Friday, 04 January 2019 11:33

Coffee shops of the future

    Coffee shops around the world have been criticised for all looking the same. Dark hues, exposed bricks, upcycled wood, Edison lightbulbs, cacti and copper accents. What was once seen as a contemporary homage to the rise of Starbucks and Silicon Valley, is now considered a mere symbol of conformity to millennial capitalism.

    As we propel towards 2019, it’s time for interior designers in this industry to wake up and smell the coffee. In order to stand out in a growingly saturated industry, coffee shops must have a distinctive design to encourage return customers and geo-tags on Instagram stories.

    Here Gavin Dow, Managing Director and Founder of Coffee Central – supplier of speciality coffee beans and coffee-making equipment – discusses the interior design trends of 2019 that will shape the coffee shops of the future – no matter the size, shape or style. Stadium seating

    Stadium seating

    formally known as kivas, will be the pinnacle of progressive chic in 2019. What was once associated with schools and stadia is now a symbol of effortlessly cool collaboration and socialising. Intelligentsia’s Venice Coffeebar on Abbot Kinney Boulevard champions their stadium seatings’ functionality to remove traditional barriers between their customers and baristas.

    You could argue that the driving force behind this trend is the increasing gentrification of neighbourhoods that are awash with trendy tech startups. There are many examples of high-end coworking spaces and offices whose stadium seating facilitates collaboration and innovative ideas. Arguably, as coffee shops come hand in hand with the economic output of a city, it makes financial sense to incorporate such trends into their interior design to encourage people to work in isolation or with their colleagues there.

    Great things come in small packages

    As the cost of commercial rent continues to soar, the saying ‘go big or go home’ is so 2018. Instead, expect to see new coffee shops inhabiting compact spaces such as shipping containers or the nooks and crannies of the high street.

    Noorderparkbar Grand Cafe in north Amsterdam is not your typical coffee shop fixture with its location at a local swimming pool. The coffee shop is structured solely from repurposed materials from Marktplaats – a Dutch eBay equivalent and three former temporary hospital units. The distinctive oversized wood shutters were made from wood collected from a bankrupt formwork factory, where design firms Bureau-SLA and Overtreders used ancient Japanese technique shou sugi ban (wood charring) to increase their durability.

    Coffee Lab, another example, occupies an 18ft2 display window in downtown Toronto. Though they only have room for the equipment and one barista, they are able to secure a steady flow of nearby office worker customers who place orders in advance and pick up when ready.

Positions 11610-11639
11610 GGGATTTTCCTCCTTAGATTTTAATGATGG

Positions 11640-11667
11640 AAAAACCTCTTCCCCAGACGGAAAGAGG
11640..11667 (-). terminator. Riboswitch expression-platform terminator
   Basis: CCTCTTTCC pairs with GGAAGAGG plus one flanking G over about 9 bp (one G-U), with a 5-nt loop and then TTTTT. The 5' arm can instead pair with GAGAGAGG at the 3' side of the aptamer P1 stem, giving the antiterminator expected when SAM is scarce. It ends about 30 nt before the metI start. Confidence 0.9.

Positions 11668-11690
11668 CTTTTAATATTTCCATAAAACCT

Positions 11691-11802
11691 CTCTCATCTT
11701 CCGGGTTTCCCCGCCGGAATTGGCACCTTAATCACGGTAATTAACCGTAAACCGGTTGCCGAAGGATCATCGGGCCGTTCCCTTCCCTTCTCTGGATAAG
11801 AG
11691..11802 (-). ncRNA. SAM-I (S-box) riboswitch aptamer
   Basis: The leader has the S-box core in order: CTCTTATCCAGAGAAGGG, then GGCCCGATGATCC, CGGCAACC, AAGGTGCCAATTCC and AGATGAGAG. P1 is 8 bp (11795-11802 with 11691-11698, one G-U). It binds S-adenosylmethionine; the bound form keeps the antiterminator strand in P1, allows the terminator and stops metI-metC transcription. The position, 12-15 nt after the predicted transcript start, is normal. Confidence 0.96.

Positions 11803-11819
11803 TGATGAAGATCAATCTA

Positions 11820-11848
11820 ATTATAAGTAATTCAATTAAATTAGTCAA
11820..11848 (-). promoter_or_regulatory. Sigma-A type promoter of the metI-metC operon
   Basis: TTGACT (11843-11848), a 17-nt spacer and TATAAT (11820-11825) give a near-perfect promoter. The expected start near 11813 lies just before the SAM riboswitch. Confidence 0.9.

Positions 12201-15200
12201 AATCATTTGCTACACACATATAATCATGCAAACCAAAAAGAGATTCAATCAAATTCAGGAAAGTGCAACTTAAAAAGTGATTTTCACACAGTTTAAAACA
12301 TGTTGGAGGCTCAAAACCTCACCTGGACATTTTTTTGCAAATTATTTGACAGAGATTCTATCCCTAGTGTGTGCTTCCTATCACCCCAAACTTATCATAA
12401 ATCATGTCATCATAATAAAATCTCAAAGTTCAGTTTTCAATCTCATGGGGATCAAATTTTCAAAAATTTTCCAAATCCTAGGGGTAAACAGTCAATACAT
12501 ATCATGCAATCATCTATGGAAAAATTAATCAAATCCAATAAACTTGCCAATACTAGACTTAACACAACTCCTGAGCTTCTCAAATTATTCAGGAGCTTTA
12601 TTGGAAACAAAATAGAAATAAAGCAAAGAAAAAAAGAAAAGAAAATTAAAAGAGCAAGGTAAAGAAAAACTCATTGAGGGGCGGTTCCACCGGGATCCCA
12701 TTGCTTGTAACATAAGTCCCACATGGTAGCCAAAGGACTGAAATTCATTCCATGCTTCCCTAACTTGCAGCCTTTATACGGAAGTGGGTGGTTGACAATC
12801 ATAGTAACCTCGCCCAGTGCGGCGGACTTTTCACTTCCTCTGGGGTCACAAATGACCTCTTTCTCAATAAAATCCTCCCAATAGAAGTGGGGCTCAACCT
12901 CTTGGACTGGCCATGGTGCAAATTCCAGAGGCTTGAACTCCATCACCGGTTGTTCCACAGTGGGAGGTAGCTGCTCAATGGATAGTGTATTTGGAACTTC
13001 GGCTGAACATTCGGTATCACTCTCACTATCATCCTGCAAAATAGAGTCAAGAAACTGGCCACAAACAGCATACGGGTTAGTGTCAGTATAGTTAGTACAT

Go green or go home

    Perhaps as an embodiment of the growing concern for climate change, but we will be seeing green in 2019 – both in colour and foliage. Charming little cacti on windowsills won’t cut it in the new year. Avant-garde coffee shops are going the extra mile to create unforgettable visits and increased footfall.

    Take heed of Devocion in downtown Brooklyn. To reinforce their heritage, the coffee shop hosts 35 different plant varieties including mango, fishtail palm and starfruit trees. Customers are submerged in a lush, Colombian jungle whilst they sip their flat whites.


    These are just the starting points of emerging coffee shop design trends to consider as we go into the new year. However, they should be enough to inspire coffee shop owners to branch out from the centralised Starbucks aesthetic. If you want to increase footfall into a coffee shop, unique design is integral when the modern-day consumer is incentivised by locations that they can share on Instagram.

    When making interior choices, coffee shops must also consider their brand image and business functionality. Don’t paint all your walls neo-mint if they don’t complement your brand colours. Explore the options and utilise what you already have too. Does your team have the capacity to water and maintain a plethora of real plants when it might be easier to go artificial? Going into the new year, ensure that any decorative upheaval efforts will complement your coffee shop’s activity.

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